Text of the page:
The effect of climate change on plant phenology (the seasonal cycles of plant life) is another way that digitized botany collections have been used. As climate change moves spring conditions earlier and fall conditions later, the flowering and fruiting cycles of local plant species are changing. While ongoing observations can collect data in the present for phenological studies, scientific collections are crucial to compiling data on the historical patterns of these cycles. The historic data in scientific collections are made more easily available to researchers through digitization (Willis et al., 2017, Davis et al., 2015, Robbirt er al., 2011).
Finally, we just do not know the extent to which digitizing our collection will benefit research. There are so many ways that historic collections can be used for future research that has yet to be conceived of. By digitally preserving our collection, we not only ensure that it is accessible to future researchers worldwide but that, even as time slowly degrades the physical specimens, the images and digitized data of the specimen will be available for generations.
Digitizing a collection and providing data and images online makes this information widely available. Historically, if a researcher were interested in obtaining information about specimens in a museum collection or studying a specimen, they would have to travel to those museums, incurring costs and dedicating considerable time. By providing online access to the collection, the museum facilitates broad access for individuals around the world. Digitizing collections also helps protect the physical specimen from damage. By making a digital image of the specimen available, more people are able to see the specimen without the specimen itself being touched. This helps the museum achieve its mandates for long-term preservation of the collection.
Botany Collection Intern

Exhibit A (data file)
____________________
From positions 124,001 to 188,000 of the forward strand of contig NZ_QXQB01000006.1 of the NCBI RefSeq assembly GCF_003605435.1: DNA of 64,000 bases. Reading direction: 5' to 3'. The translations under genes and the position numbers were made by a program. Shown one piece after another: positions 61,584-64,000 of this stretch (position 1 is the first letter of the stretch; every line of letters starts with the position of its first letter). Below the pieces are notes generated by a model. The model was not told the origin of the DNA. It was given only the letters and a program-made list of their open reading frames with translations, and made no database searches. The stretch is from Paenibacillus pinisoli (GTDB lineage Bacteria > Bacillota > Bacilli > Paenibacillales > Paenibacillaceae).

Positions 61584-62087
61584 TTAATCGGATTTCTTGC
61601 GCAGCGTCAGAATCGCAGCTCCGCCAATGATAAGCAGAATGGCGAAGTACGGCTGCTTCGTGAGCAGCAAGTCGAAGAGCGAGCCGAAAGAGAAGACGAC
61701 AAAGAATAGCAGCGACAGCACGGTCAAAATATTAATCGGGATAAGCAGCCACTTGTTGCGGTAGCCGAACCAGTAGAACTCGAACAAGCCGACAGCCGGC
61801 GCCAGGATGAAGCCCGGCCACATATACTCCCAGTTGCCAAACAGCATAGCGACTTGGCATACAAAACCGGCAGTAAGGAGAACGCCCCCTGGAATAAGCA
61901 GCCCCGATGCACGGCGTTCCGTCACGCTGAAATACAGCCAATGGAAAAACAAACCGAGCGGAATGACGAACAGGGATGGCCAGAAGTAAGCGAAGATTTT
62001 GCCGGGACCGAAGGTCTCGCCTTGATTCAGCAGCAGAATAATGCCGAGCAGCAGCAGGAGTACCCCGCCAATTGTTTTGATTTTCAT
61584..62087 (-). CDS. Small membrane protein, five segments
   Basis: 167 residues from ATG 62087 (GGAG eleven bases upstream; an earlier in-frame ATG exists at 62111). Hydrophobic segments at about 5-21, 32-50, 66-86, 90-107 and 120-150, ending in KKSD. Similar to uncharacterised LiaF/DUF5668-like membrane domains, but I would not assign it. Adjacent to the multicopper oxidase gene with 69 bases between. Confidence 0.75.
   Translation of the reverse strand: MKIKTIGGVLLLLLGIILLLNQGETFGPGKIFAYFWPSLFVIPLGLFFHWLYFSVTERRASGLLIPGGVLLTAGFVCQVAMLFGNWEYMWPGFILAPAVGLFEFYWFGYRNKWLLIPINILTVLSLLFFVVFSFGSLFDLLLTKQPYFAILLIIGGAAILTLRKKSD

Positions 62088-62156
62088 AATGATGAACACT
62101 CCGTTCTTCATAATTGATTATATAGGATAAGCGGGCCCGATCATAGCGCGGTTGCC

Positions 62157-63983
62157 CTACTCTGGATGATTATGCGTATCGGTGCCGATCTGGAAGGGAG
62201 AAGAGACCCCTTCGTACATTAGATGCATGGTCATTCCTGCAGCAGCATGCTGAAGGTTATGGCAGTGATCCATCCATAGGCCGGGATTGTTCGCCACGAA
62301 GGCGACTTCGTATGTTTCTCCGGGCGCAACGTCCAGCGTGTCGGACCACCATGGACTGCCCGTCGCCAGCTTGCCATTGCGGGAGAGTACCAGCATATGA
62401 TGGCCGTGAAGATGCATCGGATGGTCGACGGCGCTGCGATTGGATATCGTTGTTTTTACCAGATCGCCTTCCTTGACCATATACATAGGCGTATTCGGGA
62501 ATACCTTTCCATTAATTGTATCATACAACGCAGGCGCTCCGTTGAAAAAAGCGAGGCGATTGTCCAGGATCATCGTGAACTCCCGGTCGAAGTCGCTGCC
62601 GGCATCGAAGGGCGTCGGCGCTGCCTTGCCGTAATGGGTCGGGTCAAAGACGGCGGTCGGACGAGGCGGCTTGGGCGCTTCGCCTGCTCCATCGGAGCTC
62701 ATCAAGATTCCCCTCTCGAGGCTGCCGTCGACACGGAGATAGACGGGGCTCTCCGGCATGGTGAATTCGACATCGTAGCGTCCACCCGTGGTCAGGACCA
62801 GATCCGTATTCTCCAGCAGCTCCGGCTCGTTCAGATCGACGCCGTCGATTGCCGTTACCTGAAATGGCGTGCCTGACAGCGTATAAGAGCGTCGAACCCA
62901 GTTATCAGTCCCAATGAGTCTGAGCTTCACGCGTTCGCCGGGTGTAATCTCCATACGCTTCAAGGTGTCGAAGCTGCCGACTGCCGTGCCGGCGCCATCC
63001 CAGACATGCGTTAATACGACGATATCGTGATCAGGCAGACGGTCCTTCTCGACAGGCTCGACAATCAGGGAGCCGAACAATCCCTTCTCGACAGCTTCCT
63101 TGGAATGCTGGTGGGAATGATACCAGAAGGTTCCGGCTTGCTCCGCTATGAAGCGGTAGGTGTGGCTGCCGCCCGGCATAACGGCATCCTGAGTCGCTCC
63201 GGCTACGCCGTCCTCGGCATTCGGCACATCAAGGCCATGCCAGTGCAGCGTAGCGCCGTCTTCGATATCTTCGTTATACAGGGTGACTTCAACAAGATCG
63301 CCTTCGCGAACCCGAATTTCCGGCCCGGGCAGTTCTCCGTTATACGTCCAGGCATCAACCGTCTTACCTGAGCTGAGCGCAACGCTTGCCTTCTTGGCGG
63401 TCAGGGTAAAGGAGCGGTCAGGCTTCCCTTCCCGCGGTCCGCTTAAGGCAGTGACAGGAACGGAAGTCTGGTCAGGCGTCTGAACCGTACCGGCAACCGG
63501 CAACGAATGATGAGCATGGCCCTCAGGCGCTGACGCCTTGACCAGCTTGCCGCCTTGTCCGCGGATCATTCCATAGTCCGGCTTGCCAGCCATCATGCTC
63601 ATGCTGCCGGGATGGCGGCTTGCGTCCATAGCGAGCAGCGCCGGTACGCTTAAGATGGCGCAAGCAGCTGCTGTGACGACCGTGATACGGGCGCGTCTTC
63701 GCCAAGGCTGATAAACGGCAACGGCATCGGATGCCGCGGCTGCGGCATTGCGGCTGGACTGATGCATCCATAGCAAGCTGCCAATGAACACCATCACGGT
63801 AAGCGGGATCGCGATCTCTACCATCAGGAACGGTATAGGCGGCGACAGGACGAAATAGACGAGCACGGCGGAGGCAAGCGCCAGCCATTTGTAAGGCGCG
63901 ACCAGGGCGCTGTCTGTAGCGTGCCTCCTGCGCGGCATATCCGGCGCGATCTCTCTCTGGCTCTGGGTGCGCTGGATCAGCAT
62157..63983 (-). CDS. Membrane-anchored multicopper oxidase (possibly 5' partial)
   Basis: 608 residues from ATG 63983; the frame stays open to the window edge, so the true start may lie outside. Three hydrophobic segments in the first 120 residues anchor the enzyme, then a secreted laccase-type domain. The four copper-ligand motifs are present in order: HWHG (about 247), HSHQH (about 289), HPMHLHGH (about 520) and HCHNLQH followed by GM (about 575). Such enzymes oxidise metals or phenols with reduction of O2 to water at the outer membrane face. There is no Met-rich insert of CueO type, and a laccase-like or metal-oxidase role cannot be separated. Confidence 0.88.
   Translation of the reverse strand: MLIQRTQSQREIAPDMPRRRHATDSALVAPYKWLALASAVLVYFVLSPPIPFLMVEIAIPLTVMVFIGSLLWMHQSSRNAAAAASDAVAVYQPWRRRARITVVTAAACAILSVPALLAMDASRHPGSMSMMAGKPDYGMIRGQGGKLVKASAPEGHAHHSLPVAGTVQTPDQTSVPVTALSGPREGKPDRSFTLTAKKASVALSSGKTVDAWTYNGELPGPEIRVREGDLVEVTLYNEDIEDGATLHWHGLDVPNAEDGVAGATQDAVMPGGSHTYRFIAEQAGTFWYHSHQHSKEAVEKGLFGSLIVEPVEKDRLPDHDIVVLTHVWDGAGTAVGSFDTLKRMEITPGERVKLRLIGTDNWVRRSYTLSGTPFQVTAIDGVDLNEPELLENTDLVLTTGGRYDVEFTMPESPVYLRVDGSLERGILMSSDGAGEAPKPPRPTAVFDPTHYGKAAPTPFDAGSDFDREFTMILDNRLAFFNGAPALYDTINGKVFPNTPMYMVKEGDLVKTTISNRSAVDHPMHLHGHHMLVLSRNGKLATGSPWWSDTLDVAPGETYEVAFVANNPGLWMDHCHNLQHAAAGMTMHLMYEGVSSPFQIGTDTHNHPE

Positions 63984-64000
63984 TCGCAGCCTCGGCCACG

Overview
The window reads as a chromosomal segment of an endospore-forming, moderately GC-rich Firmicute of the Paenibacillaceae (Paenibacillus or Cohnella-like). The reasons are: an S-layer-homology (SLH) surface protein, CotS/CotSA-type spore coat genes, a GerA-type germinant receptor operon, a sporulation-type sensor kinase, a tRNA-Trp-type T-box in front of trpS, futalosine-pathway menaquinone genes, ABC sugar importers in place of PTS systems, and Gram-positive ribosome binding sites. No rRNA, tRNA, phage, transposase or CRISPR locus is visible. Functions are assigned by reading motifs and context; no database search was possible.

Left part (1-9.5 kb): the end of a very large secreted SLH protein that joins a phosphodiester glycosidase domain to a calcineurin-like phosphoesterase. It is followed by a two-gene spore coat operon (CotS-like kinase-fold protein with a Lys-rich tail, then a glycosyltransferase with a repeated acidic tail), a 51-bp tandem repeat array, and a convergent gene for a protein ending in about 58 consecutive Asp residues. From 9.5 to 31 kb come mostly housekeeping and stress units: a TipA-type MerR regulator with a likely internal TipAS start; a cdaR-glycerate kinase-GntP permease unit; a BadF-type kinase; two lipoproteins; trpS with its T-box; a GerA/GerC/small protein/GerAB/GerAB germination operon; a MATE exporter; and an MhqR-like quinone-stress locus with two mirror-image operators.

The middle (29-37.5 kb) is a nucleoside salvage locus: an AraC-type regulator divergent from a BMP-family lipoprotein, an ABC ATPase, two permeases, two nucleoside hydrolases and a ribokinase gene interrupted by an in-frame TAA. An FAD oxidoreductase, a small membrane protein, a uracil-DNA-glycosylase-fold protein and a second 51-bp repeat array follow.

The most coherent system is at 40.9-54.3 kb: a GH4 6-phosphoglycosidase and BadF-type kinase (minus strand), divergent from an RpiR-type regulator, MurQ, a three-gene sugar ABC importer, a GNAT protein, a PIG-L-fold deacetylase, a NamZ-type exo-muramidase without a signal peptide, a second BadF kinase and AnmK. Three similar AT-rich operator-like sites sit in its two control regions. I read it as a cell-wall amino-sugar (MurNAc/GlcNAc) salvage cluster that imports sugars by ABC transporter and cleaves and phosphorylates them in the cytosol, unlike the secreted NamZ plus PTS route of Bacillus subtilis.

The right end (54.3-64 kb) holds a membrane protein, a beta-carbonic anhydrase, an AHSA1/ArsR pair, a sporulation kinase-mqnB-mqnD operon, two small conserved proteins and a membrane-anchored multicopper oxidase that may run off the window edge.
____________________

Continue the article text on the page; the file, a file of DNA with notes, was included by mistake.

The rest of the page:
Charles G. Willis, Edith Law, Alex C. Williams, Brian F. Franzone, Rebecca Bernardos, Lian Bruno, Claire Hopkins, Christian Schorn, Ella Weber, Daniel S. Park, & Charles C. Davis. (2017). CrowdCurio: an online crowdsourcing platform to facilitate climate change studies using herbarium specimens. The New Phytologist, 215(1), 479–488. https://www.jstor.org/stable/90010664
Cross, D. T. (2023, February 9). Scientists are seeking to understand how plants migrate in the face of climate change. Sustainability Times. Retrieved April 14, 2023, from https://www.sustainability-times.com/environmental-protection/scientists-are-seeking-to-understand-how-plants-migrate-in-the-face-of-climate-change/
Davis, C. C., Willis, C. G., Connolly, B., Kelly, C., & Ellison, A. M. (2015). Herbarium records are reliable sources of phenological change driven by climate and provide novel insights into species’ phenological cueing mechanisms. American journal of botany, 102(10), 1599–1609. https://doi.org/10.3732/ajb.1500237
Robbirt, K.M., Davy, A.J., Hutchings, M.J. and Roberts, D.L. (2011), Validation of biological collections as a source of phenological data for use in climate change studies: a case study with the orchid Ophrys sphegodes. Journal of Ecology, 99: 235-241. https://doi.org/10.1111/j.1365-2745.2010.01727.x
Trefil, J. (1998, September). When plants migrate. Smithsonian.com. Retrieved April 14, 2023, from https://www.smithsonianmag.com/science-nature/when-plants-migrate-156905950/
USDA. (n.d.). About the Conservation Reserve Program (CRP). Farm Service Agency, U.S. Department of Agriculture. Retrieved April 14, 2023, from https://www.fsa.usda.gov/programs-and-services/conservation-programs/conservation-reserve-program/